“I urge everyone to maximize on leveraging social media" - Naina Hussain, Illustrator and Co-Founder
Updated: Apr 23, 2021
Growing up in Bangladesh, I’ve only learned to see the world through a lens of colors. The vibrancy of all the movie posters, rickshaws, and truck art around me has pushed me to pursue art as a hobby, and share my work with the world through social media and beyond.
Naina Hussain is a self-taught Digital Illustrator channeling her love for South Asia, its films, music, and culture through her work.
You’re an accomplished illustrator and artist. Can you talk to us about how you got started at bynaina?
My digital art journey is entirely self-taught — I’ve been “experimenting” with Photoshop since the sixth grade when my dad gave me his old Compaq laptop, and I would literally just make make-believe magazines, draw whatever I could with the small keypad that came with the laptop, and would browse through tutorials on Youtube to see what I could do on Photoshop. Back then, I also tried to explore my creativity on Microsoft Publisher. So when I got to pursuing IB Visual Arts in the 11th/12th grade, I wanted to try out Digital Art because I was heavily inspired by the kind of digital art talent on DeviantArt and decided to dedicate and explore a whole project through the use of digital media. It will be safe to say that that project was a complete fail — I tried drawing with my keypad/mouse, and it just was way too wonky. At that time, I had no clue that people were drawing using tablets (and that tablets were even a thing).
Bynaina was started on a whim. In 2014, right before I headed off to my Sophomore year of college, my siblings gifted me a Wacom tablet since I started showing interest in digital art years before that. After getting the gift, my tablet and I were inseparable. It was summer break, and I would not stop drawing, figuring out how to use the tablet my own way.
When I moved in, and I had moved in a week before classes started, I had some spare time to work on the digital illustrations. Lakmé Fashion Week was going on at that time. I decided to make fashion illustrations digitally and post them on my Instagram right away. I tagged all relevant designers and entities, and within a day, there was an outpour of interest in my work once my work was shared by the designers themselves. I realized that if I put some time and effort into this, I could monetize my work, and that’s precisely what I did. However, the money factor was not the biggest motivator in all this, it was the love and support from the Instagram community that kept me wanting to post more and more of my work on Instagram, and for the longest time, I actually did a lot of work for free; worked on several unpaid collaborations, only because I appreciated (and continue to appreciate) the support and the exposure.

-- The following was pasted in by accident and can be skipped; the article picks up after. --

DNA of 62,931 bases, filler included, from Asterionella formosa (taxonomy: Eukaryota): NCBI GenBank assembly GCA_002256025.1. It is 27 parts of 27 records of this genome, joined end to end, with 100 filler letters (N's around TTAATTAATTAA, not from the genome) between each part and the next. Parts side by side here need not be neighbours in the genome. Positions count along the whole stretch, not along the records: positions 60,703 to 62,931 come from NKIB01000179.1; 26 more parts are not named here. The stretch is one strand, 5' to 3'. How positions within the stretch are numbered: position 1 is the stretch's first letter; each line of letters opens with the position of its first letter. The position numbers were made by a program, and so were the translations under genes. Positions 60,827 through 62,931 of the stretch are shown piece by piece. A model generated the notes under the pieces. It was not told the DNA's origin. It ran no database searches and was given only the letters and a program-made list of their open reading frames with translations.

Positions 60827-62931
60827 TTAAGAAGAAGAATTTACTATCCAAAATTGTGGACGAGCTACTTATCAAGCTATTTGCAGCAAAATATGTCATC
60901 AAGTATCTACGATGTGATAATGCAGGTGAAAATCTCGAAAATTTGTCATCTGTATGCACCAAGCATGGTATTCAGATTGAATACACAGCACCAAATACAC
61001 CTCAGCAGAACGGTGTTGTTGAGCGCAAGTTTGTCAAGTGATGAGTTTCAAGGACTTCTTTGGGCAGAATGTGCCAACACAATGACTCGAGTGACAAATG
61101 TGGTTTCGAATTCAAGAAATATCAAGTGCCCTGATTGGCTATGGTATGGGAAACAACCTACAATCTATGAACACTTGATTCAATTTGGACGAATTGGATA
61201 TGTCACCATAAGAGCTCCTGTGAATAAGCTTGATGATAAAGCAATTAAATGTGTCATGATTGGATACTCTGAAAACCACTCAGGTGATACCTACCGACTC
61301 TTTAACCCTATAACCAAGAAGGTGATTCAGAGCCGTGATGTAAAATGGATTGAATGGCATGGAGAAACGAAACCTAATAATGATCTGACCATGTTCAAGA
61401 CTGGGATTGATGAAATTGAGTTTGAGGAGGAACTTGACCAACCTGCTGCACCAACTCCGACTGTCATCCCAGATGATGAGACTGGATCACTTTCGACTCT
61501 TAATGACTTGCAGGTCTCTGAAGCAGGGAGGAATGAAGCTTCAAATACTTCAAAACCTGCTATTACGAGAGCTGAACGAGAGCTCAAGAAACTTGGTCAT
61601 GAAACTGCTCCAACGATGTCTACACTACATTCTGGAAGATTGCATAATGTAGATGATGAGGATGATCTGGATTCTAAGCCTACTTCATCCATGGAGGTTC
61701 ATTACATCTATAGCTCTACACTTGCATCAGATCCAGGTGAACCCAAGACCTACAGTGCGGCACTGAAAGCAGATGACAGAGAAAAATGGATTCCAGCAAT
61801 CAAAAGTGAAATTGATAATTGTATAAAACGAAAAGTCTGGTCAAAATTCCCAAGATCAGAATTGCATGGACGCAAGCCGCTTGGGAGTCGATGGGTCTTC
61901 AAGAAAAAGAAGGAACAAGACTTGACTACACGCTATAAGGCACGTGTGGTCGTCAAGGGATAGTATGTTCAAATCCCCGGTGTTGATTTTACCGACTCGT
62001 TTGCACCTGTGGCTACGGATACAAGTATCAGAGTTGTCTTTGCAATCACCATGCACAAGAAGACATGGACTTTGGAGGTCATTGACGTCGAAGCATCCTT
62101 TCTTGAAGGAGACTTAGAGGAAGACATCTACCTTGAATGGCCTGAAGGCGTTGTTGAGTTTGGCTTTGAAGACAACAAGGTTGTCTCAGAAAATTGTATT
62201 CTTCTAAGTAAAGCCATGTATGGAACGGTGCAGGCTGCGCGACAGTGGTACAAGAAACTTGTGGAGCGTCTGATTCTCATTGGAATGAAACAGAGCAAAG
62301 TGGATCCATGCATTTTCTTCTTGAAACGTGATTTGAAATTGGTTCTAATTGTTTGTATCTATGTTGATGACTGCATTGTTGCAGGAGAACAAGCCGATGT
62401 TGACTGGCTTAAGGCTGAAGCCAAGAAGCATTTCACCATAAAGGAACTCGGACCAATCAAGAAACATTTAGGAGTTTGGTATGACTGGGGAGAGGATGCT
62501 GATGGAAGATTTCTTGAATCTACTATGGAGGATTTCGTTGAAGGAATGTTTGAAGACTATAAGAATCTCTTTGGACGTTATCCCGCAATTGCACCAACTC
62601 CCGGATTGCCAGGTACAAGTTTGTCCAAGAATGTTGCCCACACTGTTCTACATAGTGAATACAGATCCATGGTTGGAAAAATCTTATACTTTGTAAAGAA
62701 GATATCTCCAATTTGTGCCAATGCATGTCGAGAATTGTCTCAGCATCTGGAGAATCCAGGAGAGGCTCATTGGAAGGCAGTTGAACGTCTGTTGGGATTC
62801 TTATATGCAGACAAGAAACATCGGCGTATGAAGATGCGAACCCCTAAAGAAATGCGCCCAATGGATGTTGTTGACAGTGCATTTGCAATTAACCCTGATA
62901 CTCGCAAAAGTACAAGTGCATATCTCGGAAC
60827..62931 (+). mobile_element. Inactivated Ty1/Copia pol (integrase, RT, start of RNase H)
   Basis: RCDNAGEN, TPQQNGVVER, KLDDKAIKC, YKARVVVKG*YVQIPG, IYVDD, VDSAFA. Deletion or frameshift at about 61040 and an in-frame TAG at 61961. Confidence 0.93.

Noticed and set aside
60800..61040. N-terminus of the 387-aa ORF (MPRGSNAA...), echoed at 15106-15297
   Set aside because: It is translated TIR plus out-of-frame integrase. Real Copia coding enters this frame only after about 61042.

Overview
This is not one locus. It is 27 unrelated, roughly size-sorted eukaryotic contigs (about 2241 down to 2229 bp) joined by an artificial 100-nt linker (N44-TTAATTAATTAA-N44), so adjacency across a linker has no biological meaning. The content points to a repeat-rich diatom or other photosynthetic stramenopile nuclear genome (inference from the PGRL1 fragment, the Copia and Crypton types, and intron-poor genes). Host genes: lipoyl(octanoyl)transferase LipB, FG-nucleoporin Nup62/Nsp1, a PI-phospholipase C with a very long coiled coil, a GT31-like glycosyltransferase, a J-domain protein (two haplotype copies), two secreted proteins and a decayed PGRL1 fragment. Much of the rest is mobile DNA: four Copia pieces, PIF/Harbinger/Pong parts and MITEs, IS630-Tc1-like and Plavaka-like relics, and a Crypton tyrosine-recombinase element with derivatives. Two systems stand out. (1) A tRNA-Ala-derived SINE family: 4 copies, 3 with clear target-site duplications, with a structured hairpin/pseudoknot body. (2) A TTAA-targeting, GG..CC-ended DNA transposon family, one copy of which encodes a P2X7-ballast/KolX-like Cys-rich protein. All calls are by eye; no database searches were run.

You’ve received many accolades for your unique illustrations and work — what does this mean to you, and how do you define success?
It means the world to me. I’m not sure if I am successful! But if you ask me to define what success means to me, it’s the appreciation I receive after I create a piece for anyone. My love language, as I’ve realized through the years, is to give. So once I receive the words of appreciation and find that I’ve been able to create “joy” for anyone in any way or form, it fills my heart with gratitude. That, to me, is success.
How have you leveraged social media to accelerate your business and social impact initiatives?
All that bynaina is today is because of social media. It’s because of Instagram. I haven’t used anything else to spread the word about my work. I’ve expanded to Etsy where I make my work available for purchase, but if you ask me, it’s because of Instagram that most people have found my work on Etsy.
I really believe in the power of social media, the power of using hashtags, and the power of tagging people/brands. It helps you branch out to a world that is beyond your “bubble”.
So I urge everyone to maximize leveraging social media because I don’t think there is anything more powerful than that in this day and age. Yes, the changes in algorithms are HORRIBLE, and I really do feel that it hinders discoverability and also the motivation. Sometimes the fall in the “number of likes”/ “engagements” on posts can be really demotivating, but the key is to look past the numbers and keep on posting. Your work will indeed be discovered.
What is your most significant source of inspiration?
My biggest source of inspiration is the place that I grew up in — Dhaka. Until you live in/visit this part of the world, you won’t understand the amount of colors you are surrounded by on a daily basis. It is hard to not be moved by the colors of the rickshaws, the bright & bold movie posters, the murals on the walls, and albeit bad practice, the colorful posters that are posted on walls all over the city every day.